Olan Mills, Inc. v. Linn Photo Co.
23 F.3d 1345 (8th Cir. 1994)

  • Mills was a professional photographer who suspected that Linn was reproducing his photographs. He sent in a private investigator with four photographs clearly labeled with a . The investigator asked Linn to make copies, which Linn did.
    • Linn requires the investigator to sign a form saying he was the rightful copyright holder, but they didn't check to see if he was lying.
  • Mills sued Linn for copyright infringement.
  • The Trial Court found for Linn. Mills appealed.
    • The Trial Court found that the investigator swore he was the owner. That was all Linn needed to do.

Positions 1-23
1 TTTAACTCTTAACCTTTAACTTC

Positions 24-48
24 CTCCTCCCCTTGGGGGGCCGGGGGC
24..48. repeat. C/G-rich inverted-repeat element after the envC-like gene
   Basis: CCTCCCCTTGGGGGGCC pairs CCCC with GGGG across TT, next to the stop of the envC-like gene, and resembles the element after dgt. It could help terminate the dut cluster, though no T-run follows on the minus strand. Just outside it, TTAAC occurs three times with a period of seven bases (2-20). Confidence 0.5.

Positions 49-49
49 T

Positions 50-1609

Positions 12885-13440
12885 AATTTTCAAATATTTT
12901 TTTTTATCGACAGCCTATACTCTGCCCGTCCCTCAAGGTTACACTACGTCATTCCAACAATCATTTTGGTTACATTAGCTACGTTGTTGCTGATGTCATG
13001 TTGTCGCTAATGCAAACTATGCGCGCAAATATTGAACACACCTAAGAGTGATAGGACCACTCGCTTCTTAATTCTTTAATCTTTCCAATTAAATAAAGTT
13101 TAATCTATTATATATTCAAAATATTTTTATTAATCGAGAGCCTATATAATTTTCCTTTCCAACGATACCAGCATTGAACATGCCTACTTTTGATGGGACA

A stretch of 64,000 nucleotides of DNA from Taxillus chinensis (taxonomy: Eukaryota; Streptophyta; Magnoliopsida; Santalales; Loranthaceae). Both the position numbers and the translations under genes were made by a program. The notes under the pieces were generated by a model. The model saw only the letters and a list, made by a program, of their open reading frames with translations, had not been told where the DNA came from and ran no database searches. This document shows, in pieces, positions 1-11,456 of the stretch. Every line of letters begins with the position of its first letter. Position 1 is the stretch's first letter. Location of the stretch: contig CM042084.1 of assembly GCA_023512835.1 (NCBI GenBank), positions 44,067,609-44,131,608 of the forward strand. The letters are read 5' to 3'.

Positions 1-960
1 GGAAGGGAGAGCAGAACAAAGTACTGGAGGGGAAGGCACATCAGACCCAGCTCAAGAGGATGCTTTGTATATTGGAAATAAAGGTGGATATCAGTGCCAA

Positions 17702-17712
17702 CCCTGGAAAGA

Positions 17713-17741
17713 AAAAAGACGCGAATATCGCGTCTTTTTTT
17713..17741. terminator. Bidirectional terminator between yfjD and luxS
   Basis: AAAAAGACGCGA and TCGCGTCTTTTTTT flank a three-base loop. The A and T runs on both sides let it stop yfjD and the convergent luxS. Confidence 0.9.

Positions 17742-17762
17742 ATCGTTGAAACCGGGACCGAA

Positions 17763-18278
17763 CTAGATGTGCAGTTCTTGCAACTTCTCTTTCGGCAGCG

• The Appellate Court reversed.
    • The Appellate Court found that Linn knew (or should have known) that the photographs were under copyright. The form they made the investigator sign wasn't sufficient to indemnify them from liability.
    • The Court found that under 17 U.S.C. 502, Linn was enjoined from ever making unathorized copies of any of Mills' work in the future.
      • That included both registered as well as unregistered works. It included the works at issue in this case (the four photographs) as well as any other works Mills made.